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March 31, 2010 > Coach, friend lost to cancer

Coach, friend lost to cancer

By David J. Nicolas

Al Roderigues, a Bay Area native and long-time assistant volleyball coach at Cal State University-East Bay and Stanford, was commemorated last week in Union City after losing a 16-month battle with stomach cancer. He died on Friday, March 19, at the age of 67.

In his seven years at Cal State U.-East Bay, Roderigues helped the women's volleyball team reach NCAA Division III West Regional appearances each year. His tenure with the Lady Pioneers amounted to a record of 205-40.

"Al was a dynamic human being who always displayed his positive enthusiasm for people and volleyball," said coach Jim Spagle in a press release. "From the very first day he stepped into Pioneer Gym for practice and matches, he brought a genuine love of training and teaching athletes to be the very best they could be, both on and off the volleyball court."

Before his return to CSUEB, his alma mater, Roderigues flexed his positive coaching style into the NCAA Division I arena. When he was an assistant coach for Stanford, the men's volleyball team collected three conference titles and eventually an NCAA championship in 1997.

His deep volleyball knowledge and numerous accolades made Roderigues attractive for any program hungry to win. But according to Debby De Angelis, director of athletics at CSUEB, his impact as a role model is what caused everyone to gravitate toward him.

"Al was a rare person who always brought something positive to any situation," De Angelis said. "As I grew to know him, it would bring a smile to my face just hearing him in the hallway and knowing he was in the building."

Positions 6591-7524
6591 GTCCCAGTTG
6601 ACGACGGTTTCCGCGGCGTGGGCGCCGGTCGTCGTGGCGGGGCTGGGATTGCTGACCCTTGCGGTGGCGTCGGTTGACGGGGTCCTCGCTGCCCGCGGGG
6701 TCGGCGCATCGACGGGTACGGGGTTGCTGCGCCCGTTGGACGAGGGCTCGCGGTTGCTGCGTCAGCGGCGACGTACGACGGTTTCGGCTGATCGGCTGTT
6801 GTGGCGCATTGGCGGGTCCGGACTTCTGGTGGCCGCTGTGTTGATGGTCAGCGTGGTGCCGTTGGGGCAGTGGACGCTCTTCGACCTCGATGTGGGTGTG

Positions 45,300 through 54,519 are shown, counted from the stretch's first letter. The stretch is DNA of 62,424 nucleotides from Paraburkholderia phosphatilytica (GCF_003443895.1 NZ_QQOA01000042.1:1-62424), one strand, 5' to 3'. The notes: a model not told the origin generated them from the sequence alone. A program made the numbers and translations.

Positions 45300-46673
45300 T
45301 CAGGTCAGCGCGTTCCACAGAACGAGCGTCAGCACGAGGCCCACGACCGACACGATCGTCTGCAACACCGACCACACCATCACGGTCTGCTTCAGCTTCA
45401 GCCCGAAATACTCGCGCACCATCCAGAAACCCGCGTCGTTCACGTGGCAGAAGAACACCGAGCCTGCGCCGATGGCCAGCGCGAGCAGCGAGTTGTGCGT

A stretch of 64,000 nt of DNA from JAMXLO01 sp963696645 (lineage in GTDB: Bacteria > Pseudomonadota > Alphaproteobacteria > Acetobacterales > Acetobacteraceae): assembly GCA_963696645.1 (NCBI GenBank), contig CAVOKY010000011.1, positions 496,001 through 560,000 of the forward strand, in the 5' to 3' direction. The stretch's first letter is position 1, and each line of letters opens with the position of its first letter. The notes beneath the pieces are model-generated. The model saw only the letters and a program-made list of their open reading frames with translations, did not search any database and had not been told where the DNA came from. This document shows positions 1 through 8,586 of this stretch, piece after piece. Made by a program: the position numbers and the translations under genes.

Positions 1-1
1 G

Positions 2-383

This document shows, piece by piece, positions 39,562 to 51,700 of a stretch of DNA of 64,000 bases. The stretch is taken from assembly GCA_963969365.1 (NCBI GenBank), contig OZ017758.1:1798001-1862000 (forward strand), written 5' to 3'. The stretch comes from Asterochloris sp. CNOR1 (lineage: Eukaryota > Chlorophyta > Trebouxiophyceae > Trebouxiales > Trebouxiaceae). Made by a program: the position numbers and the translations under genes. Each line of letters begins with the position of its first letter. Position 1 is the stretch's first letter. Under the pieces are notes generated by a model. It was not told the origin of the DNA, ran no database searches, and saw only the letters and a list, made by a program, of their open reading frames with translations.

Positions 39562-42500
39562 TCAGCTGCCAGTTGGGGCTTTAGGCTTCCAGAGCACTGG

Roderigues sharpened his volleyball knowledge and coaching abilities at James Logan High School where he coached the girl's team in 1978. His 12 Mission Valley Athletic League titles and four North Coast Section championships for boys and girls earned him an induction into the Colts' Hall of Fame last year.

CSUEB alumna Nicole Brandt-Young played for Roderigues in 2003 and 2004. The former captain and holder of Cal State East Bay's highest kill percentage in a single season at .384 said Roderigues embraced his role as an assistant coach who utilized calmness instead of harsh criticism to motivate players.

"He was positive about everything, even when he was upset about a play. You'd look to him at the bench for comfort. You couldn't help to not be around him or talk to him," Brandt-Young said.

"Coach Al" wasn't a brash director. He didn't inspire players by intense ridicule or barks of disappointment. This was the head coach's job. Rather, when his players came back to the bench, according to Brandt-Young, he mixed words of encouragement with precise guidance.

"He was extremely motivating and kind. He was the go-to person when our coach was coming down on us hard during a game or practice," Brandt-Young said.

Junior libero Lauren Massa, a health science major, worked closely with Roderigues during her freshman year at CSUEB in 2007. After tearing her labrum in her senior year of high school, Massa was sidelined from using her serve. When she recovered to get back onto the court, she struggled to regain confidence in her ability to create pace.

Roderigues stepped in and practiced with her every day.

As the 2009 season began and the assistant coach missed more games and practices because of his illness, players like Massa had to endure his absence as a volleyball mentor and friend.

"When we traveled for games, I made sure I was in his van so I could hang out with him and talk to him," Massa said. "He was always fun to be with."

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